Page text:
Romanticism and Change in Chance the Rapper’s ‘Same Drugs’

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When I first listened to Chance the Rapper’s Coloring Book, I thought it was a pretty lackluster save for one song. My judgment may have been a little harsh, since I was comparing it to Chance’s previous mixtape Acid Rap (which I’ve  come to realize I’d romanticized and so had downplayed its flaws in my memory) and the two are very different albums born of different circumstances. I love Acid Rap’s consistent tone, I think that’s really what rewards listening to it all the way through and solidifies the album as one concrete thing to me. While the same can’t be said of Coloring Book, it was a major studio release while Acid Rap was just a mixtape, so it was obviously made over a much longer period of time and there was likely a much greater dispersal of artistic control. Chance also had access to new collaborators and so wanted to experiment with new sounds, which is admirable.

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‘It’s Always Sunny’ When Max Watches TV

It’s Always Sunny

What happens when you get five degenerate friends that own their own dive bar in Philadelphia? You get some raucous and off-putting situations with a tumultuous storm of dark and politically incorrect (but nonetheless hilarious) behavior. Such is the premise of the TV show It’s Always Sunny in Philadelphia. Since the show’s inception in 2005, Sunny has become a major hit for its oxymoronically pitch-black and light tone.

Throughout the years, the show has acquired a pretty large fan base and FXX has recently renewed it for its 13th and 14th seasons. The show has spawned plenty of merchandise, a traveling rendition of one of the episodes, and a consistency to the show’s plot and nature. A big fan of the show, Max Rubinstein (former Dickinson graduate and my partner in crime) allowed me to interview him about his fandom.  For him, It’s Always Sunny in Philadelphia is more than just a source of entertainment; it serves as both a connective tissue for his social relationships and way for him to make new connections.…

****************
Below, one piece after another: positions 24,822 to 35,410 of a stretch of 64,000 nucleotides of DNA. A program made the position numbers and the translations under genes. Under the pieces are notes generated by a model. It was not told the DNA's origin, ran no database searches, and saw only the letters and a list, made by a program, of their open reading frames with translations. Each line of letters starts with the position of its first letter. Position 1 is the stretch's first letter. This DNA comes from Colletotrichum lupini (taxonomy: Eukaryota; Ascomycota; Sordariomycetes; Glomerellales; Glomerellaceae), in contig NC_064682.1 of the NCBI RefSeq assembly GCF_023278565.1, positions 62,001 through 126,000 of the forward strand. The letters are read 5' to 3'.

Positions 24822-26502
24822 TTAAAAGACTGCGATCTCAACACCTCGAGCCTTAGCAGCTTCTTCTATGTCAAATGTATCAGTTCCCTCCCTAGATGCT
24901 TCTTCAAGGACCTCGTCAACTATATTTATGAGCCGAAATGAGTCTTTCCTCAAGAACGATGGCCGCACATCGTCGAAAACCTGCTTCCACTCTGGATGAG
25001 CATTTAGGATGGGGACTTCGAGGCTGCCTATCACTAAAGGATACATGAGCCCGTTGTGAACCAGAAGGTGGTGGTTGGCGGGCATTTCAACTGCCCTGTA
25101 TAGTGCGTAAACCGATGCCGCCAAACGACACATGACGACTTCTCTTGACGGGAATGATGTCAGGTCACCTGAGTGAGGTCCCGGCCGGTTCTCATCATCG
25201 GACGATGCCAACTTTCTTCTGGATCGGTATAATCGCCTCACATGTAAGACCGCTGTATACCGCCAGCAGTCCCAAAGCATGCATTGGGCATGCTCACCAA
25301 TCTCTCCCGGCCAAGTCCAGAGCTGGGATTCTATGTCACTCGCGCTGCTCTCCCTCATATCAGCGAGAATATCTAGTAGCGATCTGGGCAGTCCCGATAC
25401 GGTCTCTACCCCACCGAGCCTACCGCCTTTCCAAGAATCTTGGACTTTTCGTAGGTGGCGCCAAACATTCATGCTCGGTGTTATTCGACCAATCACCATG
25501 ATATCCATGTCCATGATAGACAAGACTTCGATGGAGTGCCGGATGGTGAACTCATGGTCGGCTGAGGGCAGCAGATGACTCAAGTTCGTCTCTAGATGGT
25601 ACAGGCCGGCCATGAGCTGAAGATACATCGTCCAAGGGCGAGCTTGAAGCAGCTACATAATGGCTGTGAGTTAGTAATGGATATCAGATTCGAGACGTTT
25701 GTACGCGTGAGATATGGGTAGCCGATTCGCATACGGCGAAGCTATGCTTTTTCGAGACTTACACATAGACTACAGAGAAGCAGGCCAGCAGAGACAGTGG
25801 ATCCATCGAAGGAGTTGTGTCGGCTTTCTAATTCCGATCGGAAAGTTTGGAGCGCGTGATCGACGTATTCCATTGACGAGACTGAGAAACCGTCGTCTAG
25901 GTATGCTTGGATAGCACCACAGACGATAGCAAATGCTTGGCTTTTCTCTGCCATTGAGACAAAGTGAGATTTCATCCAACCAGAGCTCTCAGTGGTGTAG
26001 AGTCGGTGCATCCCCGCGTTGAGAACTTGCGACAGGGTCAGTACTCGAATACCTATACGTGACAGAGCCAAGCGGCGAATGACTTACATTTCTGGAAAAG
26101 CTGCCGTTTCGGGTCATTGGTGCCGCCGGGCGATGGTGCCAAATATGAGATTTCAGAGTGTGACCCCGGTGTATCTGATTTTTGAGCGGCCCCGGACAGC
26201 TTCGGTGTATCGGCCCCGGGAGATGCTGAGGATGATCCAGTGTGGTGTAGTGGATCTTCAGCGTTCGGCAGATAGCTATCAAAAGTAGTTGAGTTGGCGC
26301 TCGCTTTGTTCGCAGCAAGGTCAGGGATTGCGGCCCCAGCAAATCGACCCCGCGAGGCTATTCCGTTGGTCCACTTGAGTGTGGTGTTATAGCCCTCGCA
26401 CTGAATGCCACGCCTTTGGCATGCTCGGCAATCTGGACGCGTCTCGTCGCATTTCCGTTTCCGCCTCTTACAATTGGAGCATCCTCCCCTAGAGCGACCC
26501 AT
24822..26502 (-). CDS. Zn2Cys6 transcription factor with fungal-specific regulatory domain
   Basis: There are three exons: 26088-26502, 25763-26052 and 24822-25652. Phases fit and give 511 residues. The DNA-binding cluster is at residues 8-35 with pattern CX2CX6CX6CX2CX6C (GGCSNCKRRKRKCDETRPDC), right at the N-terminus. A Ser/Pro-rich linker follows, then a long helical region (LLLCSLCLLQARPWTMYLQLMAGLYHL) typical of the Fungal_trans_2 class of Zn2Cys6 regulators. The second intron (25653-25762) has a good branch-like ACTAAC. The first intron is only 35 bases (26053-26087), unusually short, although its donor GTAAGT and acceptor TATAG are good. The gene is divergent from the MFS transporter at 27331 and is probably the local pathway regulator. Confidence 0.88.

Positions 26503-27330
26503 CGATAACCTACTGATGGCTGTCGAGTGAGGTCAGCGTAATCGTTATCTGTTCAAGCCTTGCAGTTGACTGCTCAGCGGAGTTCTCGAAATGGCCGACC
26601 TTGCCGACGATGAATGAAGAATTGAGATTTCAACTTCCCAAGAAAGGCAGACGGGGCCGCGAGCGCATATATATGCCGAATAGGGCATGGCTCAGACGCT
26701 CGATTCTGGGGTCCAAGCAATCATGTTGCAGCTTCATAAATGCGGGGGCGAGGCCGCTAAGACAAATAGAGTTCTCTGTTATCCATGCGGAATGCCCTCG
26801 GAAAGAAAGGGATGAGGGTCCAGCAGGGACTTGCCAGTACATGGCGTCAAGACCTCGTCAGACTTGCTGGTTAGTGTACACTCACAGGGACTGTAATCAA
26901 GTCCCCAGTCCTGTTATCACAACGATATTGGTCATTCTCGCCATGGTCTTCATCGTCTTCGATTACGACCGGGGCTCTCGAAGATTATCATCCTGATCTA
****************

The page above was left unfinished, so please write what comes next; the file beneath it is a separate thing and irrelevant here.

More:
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Grow Up Review – The Problem with Sandboxes

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Holly Kosiewicz

photo of Holly

Holly Kosiewicz is Director of Policy Development at the Texas Higher Education Coordinating Board. She served as a Peace Corps volunteer in Jordan and El Salvador and has worked on research teams in Colombia, Peru, and the United States. Her work has been included and published in several book projects as well as The Journal of Higher Education, The Journal of Economic Psychology, and Education Week. Holly earned her Master’s at Brandeis University (2007) and completed her PhD at the University of Southern California (2015).  

HARRIS: What were your immediate plans after finishing undergrad and did they work out the way you imagined they would?

HOLLY: I graduated from UT Austin in 2002, and my intent was to do international development work. I’m a first-generation American, and my Polish parents instilled in me the importance of understanding different cultures. So, after UT, I joined the Peace Corps and worked in Jordan. Unfortunately, we were evacuated after six months of service.…

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Musical Melancholy: Damien Chazelle’s La La Land

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Is there any genre that excites such undeserving scorn and hatred as the Musical? It seems that the very core of this hatred is nothing more than a revulsion to unceasing optimism and a complete refusal to suspend your disbelieve that normal people would burst out into song at random intervals.

I won’t say that La La Land solves this problem, nor that it is a problem.…

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